We place a high emphasis on sustainable and responsible tourism, respecting nature and working closely with local tourism providers. Our highest aim is to guarantee our customers an enriching, exciting experience with a minimal environmental footprint.
You can walk straight out from our lodge and do beautiful hikes in our valley. Or you can drive 15 minutes in either direction to reach different kinds of terrain. To the west, there is flatter seaside terrain where one can for example reach Þórðarhöfði cape, which is connected to the mainland via a narrow spit. To the east of Sóti, there are the rugged Troll Peninsula mountains, the biggest and tallest continuous mountain range in Iceland. With such spectacular scenery, the area is the home of numerous hiking routes of all difficulty levels.
There is no shortage of new and old roads as well as sheep trails to bike in the area. The main roads are asphalted and ideal for those skinny bikes. For the gravel roads and sheep trails, we’d recommend bikes with good suspension. We possess six electronic mountain bikes at our guests’ disposal, with a professional guide.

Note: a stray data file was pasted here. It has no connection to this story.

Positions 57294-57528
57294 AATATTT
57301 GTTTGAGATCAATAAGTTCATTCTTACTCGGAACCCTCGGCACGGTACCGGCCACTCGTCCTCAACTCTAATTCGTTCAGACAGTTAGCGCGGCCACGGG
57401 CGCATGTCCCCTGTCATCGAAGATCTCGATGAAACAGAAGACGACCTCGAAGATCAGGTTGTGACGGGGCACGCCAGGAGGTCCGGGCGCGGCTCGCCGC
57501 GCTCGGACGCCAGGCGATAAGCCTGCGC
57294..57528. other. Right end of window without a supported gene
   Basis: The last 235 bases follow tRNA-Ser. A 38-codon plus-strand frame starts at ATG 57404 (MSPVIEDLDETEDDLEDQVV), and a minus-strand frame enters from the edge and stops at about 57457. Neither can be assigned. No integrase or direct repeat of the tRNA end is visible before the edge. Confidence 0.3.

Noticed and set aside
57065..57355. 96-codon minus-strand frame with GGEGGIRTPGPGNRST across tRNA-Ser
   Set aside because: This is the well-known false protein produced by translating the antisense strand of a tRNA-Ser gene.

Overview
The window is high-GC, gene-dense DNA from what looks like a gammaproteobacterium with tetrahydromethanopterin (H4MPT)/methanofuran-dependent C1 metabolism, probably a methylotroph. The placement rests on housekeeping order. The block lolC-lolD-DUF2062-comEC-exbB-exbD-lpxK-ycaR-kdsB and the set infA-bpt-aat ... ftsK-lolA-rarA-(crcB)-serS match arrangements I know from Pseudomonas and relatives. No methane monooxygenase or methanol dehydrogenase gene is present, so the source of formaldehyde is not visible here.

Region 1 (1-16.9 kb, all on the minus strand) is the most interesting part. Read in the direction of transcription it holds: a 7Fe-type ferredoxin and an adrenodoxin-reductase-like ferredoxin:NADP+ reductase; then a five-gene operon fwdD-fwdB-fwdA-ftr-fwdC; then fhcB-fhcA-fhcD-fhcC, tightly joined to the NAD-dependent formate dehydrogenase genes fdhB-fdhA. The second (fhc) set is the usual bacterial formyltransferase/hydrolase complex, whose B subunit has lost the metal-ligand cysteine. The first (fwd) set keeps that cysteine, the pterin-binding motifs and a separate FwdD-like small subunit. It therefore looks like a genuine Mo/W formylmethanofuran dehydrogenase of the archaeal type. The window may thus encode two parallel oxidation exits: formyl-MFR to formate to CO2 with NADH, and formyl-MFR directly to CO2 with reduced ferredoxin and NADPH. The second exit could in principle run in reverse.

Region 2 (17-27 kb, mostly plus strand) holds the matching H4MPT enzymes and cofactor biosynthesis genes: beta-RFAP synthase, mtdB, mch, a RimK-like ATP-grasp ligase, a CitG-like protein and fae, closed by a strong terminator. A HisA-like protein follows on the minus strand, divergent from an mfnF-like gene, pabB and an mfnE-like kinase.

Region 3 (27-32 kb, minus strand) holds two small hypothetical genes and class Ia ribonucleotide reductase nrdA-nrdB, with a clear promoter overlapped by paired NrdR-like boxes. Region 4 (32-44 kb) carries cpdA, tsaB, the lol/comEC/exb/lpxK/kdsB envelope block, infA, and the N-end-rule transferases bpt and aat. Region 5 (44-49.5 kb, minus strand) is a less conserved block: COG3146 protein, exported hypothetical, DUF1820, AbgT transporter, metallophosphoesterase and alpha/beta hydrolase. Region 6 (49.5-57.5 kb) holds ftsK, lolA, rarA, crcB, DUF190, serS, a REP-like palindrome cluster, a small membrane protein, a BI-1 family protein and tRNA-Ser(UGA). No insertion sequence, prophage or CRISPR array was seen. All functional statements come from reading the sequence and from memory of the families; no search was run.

In the bay of Skagafjörður there are two islands accessible only by boat, Drangey, and Málmey. Both are steeped in history and have singular natural attractions to offer, from amazing basalt formations, birdlife, stories, and overall natural beauty. In the Eyjafjörður area, there are also exciting options but from there you can catch a boat to visit Hrísey island or even go to Grímsey island where the Arctic circle crosses Iceland’s northernmost landmass. Whale watching, puffins, and sea angling are also popular activities, with departures from Dalvík.
Surfing has typically not been something one thinks about when Iceland comes to mind, but that has changed slowly but steadily in recent years as surf crews have ventured further into colder water. Some of the better-known waves in Iceland are located in our area, in Hlöðnuvík and close to Ólafsfjörður.
The Troll Peninsula is the heart of skiing in Iceland. There is a reason why all the major ski expedition companies base their operations on Troll Peninsula. The topography provides easy access and nearly guaranteed snow from summit to sea until mid-May or even June, with endless lines and options that suit most levels of skiers. At the end of March of 2020, the Freeride World Tour is hosted in Siglufjörður, as well as the local Super Troll Ski Race.